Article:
And older gray cat sleeping.
And older gray cat sleeping. Photography by Jolanta Beinarovica / Shutterstock.

Is Cat Snoring Normal?

Do cats snore? And if so, why do cats snore? Here are simple guidelines for determining whether that cat snoring is a medical problem — or not.

Do cats snore? And if they do, is cat snoring something to worry about? The short answer is that some cats snore. For many, nothing is wrong. However, some cat snoring can be a sign of trouble.

Why does cat snoring happen?

A calico cat curled up and asleep.
Do cats snore? And if cats do snore, when is cat snoring an issue? Photography ©krblokhin | iStock / Getty Images Plus.

Snoring occurs when the passages in the “upper airways” — the nose, back of the mouth (the so-called pharynx), or throat — vibrate audibly during breathing. Vibrations and the resulting snoring are most likely to occur when the tissues of the upper airways are relaxed during sleep.

Persians and other short-nosed, flat-faced or brachycephalic breeds are the usual culprits of cat snoring in the feline world. As humans have bred them to have shorter noses, the tissues in the upper airways have become unnaturally tortuous. When air moves through the convoluted tissues, vibration and snoring are common. In extreme cases, audible breathing noises might even occur while awake. Although snoring while awake is essentially standard in Bulldogs, it’s not as common in cats — and that’s a good thing, because snoring while awake sometimes can be linked to breathing difficulties.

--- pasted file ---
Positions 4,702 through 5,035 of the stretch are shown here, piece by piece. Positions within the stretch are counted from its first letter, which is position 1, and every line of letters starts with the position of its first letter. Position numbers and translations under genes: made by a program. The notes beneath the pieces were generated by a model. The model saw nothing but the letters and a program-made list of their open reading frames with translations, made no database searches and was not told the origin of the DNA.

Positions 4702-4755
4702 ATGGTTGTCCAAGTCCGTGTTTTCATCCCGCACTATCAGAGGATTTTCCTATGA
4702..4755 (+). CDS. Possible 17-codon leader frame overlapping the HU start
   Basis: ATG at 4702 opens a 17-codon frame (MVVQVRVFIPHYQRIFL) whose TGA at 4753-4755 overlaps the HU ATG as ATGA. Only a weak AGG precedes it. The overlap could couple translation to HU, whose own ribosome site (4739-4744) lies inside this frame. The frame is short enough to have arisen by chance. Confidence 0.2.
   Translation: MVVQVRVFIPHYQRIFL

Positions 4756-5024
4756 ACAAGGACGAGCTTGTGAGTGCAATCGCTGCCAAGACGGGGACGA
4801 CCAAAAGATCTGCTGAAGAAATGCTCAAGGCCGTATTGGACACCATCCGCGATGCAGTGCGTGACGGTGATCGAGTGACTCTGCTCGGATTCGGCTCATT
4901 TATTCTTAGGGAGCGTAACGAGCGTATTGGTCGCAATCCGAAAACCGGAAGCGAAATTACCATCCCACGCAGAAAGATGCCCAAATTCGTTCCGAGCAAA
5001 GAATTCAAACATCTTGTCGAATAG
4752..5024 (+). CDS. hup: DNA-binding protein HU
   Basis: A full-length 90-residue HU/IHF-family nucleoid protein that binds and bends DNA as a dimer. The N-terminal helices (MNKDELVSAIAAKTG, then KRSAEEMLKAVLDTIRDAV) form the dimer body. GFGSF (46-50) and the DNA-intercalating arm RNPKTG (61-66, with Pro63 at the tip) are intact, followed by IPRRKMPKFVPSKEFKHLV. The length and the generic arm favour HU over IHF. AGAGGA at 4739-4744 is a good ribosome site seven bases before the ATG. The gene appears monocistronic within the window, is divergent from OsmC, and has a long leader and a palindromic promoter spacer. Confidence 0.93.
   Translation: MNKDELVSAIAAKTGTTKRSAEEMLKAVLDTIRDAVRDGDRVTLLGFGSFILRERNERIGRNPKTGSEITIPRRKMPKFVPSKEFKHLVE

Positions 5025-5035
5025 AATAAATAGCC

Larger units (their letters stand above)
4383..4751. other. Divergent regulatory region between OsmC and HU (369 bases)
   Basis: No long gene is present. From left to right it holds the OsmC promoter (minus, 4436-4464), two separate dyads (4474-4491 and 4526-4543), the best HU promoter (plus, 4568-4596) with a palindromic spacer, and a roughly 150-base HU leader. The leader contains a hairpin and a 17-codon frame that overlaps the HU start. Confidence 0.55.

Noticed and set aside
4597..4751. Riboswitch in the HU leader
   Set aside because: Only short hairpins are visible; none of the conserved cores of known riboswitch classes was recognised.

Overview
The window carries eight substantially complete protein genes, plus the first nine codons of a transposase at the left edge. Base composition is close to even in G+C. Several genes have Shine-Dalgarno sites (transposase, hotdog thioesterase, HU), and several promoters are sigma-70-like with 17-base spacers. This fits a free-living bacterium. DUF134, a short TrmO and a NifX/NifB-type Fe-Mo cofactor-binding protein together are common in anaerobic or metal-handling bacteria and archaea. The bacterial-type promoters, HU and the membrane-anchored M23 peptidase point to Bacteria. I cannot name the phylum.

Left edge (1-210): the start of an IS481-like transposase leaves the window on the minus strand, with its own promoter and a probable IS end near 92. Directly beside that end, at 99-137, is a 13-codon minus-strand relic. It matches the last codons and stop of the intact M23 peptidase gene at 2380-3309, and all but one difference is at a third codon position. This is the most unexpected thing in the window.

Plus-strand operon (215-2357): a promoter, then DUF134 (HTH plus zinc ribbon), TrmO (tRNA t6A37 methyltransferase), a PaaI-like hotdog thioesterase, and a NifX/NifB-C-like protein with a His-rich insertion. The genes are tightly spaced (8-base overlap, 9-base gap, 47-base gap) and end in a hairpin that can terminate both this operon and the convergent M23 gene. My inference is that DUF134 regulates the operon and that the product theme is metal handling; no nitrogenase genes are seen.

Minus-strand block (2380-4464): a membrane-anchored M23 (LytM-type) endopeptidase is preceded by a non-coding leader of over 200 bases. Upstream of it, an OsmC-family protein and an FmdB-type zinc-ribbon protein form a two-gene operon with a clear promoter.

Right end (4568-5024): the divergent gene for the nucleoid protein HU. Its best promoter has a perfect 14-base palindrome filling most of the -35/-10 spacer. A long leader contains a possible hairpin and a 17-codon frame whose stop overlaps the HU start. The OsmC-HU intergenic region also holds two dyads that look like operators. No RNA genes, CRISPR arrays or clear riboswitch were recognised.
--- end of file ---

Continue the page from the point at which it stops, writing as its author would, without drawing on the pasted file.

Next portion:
When is cat snoring a sign of a health issue?

In some instances, cat snoring can be a sign of a health problem. The most basic and common health issue that leads to cat snoring is being overweight or obese. Excess body weight leads to fat accumulation in the tissues surrounding the upper airways, which in turn can trigger snoring. This phenomenon is quite common in people as well as cats and dogs.

Cats with upper respiratory infections might develop snoring. The audible breathing occurs due to sinus congestion or mucus buildup in the airways. Viral and bacterial infections are most common, and these usually are self-limiting or curable with medication. However, fungal infections also are possible, and these have the potential to be more serious.

Foreign objects (such as grass blades) in the back of the mouth or nose might trigger snoring as well as coughing, agitation and sinus infections.

More perniciously, masses or tumors in the sinuses or upper airways might cause snoring. Cancers such as lymphoma, fibrosarcoma and adenocarcinoma can be culprits of cat snoring. Benign polyps also occur.

How can you determine whether cat snoring is a problem or not?

An orange tabby cat sleeping with his eyes closed.
When does cat snoring warrant a visit to the vet? Photography ©Ryhor Bruyeu | iStock / Getty Images Plus.